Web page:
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Local charities report on life in Haiti six months after the earthquake

Six months after the earthquake that left hundreds of thousands of Haitians dead and much of the country's capital city in ruins, thousands still live in tent cities, little rebuilding or clearing of rubble has occurred, and no clear plan seems to have emerged yet for the rebuilding of Haiti.

But the leaders of local charities that work in the country, after several return trips to the devastated island nation, say that while signs of real progress are scarce, their resolve to continue doing as much as they can is unchanged.

"The crisis in Haiti didn't start Jan. 12, it started long before that," said Jessica Patti of New London, nurse and one of the founders of the medical volunteer organization Raising Haiti, referring to the date of the earthquake.

Patti was last in Haiti 3½ weeks ago to bring home Lina Supris, a Haitian woman with advanced cervical cancer who received chemotherapy and radiation treatments in this country. Supris is now receiving palliative care in her home country through the Materials Management Relief Corps, a U.S.-based patient transportation and medical supply delivery charity formed since the earthquake that Patti and her group have begun working with.

In September, she and at least five other Raising Haiti volunteers will go back to Haiti to run a free primary care clinic, tapping the services of the relief corps to take patients who need more complex care to hospitals. They plan to run the clinics every other month.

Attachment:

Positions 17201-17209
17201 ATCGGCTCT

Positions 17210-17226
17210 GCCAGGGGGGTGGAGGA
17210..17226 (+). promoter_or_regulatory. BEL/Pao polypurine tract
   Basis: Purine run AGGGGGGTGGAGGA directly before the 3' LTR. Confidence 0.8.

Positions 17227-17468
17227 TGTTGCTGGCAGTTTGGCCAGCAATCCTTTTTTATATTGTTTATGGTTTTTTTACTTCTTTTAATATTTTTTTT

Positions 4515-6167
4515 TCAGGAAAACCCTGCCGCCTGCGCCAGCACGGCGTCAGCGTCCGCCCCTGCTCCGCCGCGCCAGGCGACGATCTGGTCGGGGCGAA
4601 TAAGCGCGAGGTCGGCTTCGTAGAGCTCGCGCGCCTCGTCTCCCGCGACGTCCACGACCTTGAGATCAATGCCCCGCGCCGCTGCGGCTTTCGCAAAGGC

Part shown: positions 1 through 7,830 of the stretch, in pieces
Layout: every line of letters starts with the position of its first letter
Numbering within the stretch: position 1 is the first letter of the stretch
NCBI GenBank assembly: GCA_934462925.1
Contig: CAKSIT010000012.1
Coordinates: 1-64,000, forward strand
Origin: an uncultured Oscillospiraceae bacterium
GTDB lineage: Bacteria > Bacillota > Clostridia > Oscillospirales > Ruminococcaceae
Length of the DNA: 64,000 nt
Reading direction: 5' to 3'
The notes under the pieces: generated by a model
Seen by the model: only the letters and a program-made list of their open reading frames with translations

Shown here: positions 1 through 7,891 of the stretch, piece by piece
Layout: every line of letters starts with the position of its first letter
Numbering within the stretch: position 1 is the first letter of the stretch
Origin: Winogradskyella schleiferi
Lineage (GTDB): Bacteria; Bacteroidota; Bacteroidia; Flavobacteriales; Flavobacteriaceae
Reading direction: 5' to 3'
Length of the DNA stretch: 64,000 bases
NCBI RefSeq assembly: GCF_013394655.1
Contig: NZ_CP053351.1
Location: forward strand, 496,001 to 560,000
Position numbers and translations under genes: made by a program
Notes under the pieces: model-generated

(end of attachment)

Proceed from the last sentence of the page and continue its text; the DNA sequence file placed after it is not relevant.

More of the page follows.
"We'll do wellness checks, check for STDs, give out condoms and toys and feed them," Patti said. Her group is looking for someone to donate a pickup truck, ideally four-wheel drive, that would be outfitted to transport patients and supplies when the relief corps isn't available or when the need for hospital care is especially urgent, she said. Donations of multivitamins with iron, rehydration salts, tarps and tents would also be welcome, as well as cash contributions.

Kyn Tolson, development director for Haitian Ministries of the Diocese of Norwich, returned less than two weeks ago from her group's third trip to Haiti since the earthquake.

"Visually, it doesn't look that much different than it did in March," she said Friday. Tent cities, she said, "are everywhere" around Port au Prince, some haphazard and some laid out in well-organized grids.

"Everybody wishes the clearing of the rubble would start, because at least that would give people a visual affirmation, but there is stuff going on that we can't see" that involves the government and nonprofit aid organizations trying to set up a structure to rebuild, Tolson said.

During her recent visit, two French and one French-speaking Canadian volunteer art therapists accompanied Haitian Ministries staff in sessions to help Haitian children deal with their trauma.

"I was amazed at the need for their help," Tolson said. "A lot of the trauma is just starting to come out among a lot of the kids. We'll keep doing the art therapy."

Her organization has given more than $250,000 in direct relief since the earthquake to the parishes it works with, and to two orphanages now serving many more children than before. A new building for one is being completed for an August move-in date. Madam Samson, a Haitian woman who ran a soup kitchen for poor children funded by Haitian Ministries, is now serving up to twice as many meals a day as before Jan. 12, and is open seven days a week versus five, Tolson said.

Haitian Ministries has also expanded its scholarship program that pays for tuition and books for schoolchildren. Before the earthquake, 135 children were enrolled, seven of whom were killed by the quake. Now, all of the siblings of those surviving children are enrolled, too, and each of their families is receiving financial aid.

Lanitte Belledente, a cook for the organization who lost part of her leg in the earthquake, is being fitted for a prosthesis. All her medical bills are being paid by the ministry.

"She's doing pretty well," Tolson said.